Visual Explanations: Images and Quantities, Evidence and Narrative, By Edward R. Tufte

Illuminating Avenues for Data Presentation

Book Review by Emily Fisher

“Our thinking is filled with assessments of quantity, an approximate or exact sense of number, amount, size, scale. In scientific work, both order-of-magnitude reasoning and precise measurements are pervasive. How are such quantities represented in visual expressions of ideas, experience, evidence?… And what makes images quantitatively eloquent?”

With these questions posed by author, Edward Tufte, we begin the journey into one of his published books on information design. For anyone considering best ways to go about data presentation, this book is a helpful, but fun, tool to use when beginning to plan how to actually present various types of data visually. Tufte, in this book, covers presenting both numeric and narrative data and uses many beautiful illustrations to make his point. As one reviewer writes of this work, “It is a passionate, elegant revelation of how to render the 3 dimensions of experience into the 2 dimensions of paper and screen.” (Kevin Kelly, Whole Earth Review.)

Tufte’s narrative is straightforward and often sarcastic in tone: there are clearly many ways NOT to present data that people often unknowingly utilize. He pokes fun at poor presentations while illustrating improvements on what has been done in the past. His chapter entitled Parallelism: Repetition and change, comparison and surprise” brings to life the concepts around illustrating change through the use of a single illustration. Through his examples we can see what it is that allows a reader eyes to flow naturally across paper to pick up both main and underlying themes of an idea.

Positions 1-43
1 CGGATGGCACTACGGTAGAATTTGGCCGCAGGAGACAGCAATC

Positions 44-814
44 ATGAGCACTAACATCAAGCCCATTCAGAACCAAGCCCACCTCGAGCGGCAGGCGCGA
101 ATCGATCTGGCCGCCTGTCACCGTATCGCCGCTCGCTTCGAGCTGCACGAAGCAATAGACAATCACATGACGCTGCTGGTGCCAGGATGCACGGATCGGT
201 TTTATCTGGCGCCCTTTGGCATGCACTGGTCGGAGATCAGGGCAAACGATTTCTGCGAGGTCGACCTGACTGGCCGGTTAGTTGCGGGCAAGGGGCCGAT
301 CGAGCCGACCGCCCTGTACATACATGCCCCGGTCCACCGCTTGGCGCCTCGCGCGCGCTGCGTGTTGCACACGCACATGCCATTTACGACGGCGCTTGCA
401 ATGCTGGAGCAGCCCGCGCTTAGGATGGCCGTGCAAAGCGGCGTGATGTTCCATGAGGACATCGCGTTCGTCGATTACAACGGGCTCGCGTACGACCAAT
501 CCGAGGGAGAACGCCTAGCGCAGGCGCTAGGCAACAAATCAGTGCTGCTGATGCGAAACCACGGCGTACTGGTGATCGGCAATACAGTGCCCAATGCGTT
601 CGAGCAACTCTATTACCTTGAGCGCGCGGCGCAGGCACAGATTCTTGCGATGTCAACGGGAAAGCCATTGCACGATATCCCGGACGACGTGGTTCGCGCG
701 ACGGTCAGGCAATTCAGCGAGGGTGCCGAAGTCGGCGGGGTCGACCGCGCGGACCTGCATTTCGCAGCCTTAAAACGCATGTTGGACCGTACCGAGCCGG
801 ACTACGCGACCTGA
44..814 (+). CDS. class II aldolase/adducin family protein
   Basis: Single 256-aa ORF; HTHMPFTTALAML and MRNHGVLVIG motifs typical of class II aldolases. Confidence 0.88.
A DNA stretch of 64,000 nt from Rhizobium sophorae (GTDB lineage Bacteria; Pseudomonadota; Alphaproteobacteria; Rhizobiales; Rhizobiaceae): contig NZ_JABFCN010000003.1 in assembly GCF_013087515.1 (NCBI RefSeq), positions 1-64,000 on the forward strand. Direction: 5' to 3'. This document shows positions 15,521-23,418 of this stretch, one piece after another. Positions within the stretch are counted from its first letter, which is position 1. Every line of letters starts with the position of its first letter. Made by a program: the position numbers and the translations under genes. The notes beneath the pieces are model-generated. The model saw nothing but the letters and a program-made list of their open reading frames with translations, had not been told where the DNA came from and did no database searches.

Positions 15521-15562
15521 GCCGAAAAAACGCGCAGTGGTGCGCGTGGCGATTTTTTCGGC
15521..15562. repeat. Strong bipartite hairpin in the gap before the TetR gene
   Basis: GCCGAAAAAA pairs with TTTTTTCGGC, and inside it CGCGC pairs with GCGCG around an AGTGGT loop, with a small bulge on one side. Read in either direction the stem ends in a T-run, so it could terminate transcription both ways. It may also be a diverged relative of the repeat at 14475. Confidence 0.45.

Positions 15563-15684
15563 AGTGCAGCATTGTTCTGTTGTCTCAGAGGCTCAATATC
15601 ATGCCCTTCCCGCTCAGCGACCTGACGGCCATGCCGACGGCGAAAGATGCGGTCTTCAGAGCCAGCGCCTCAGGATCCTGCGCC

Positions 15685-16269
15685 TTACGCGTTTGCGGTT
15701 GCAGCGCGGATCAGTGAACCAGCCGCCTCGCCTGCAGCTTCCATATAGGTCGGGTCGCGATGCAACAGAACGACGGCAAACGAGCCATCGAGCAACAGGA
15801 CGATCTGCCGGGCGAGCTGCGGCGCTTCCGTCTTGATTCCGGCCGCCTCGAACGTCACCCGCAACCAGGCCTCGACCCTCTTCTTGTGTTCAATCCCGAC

I must admit that I have only read “Visual Explanations,” but the rest of the series looks to be just as interesting and relevant to data presentation. If nothing else, you can lose yourself in his quirky writing and eye-catching images for a few hours!

Visit the website to learn more about Edward’s work and other publications:  http://www.edwardtufte.com/tufte/

Review published: April 2010

To read more about this book review’s author, visit her Bio.

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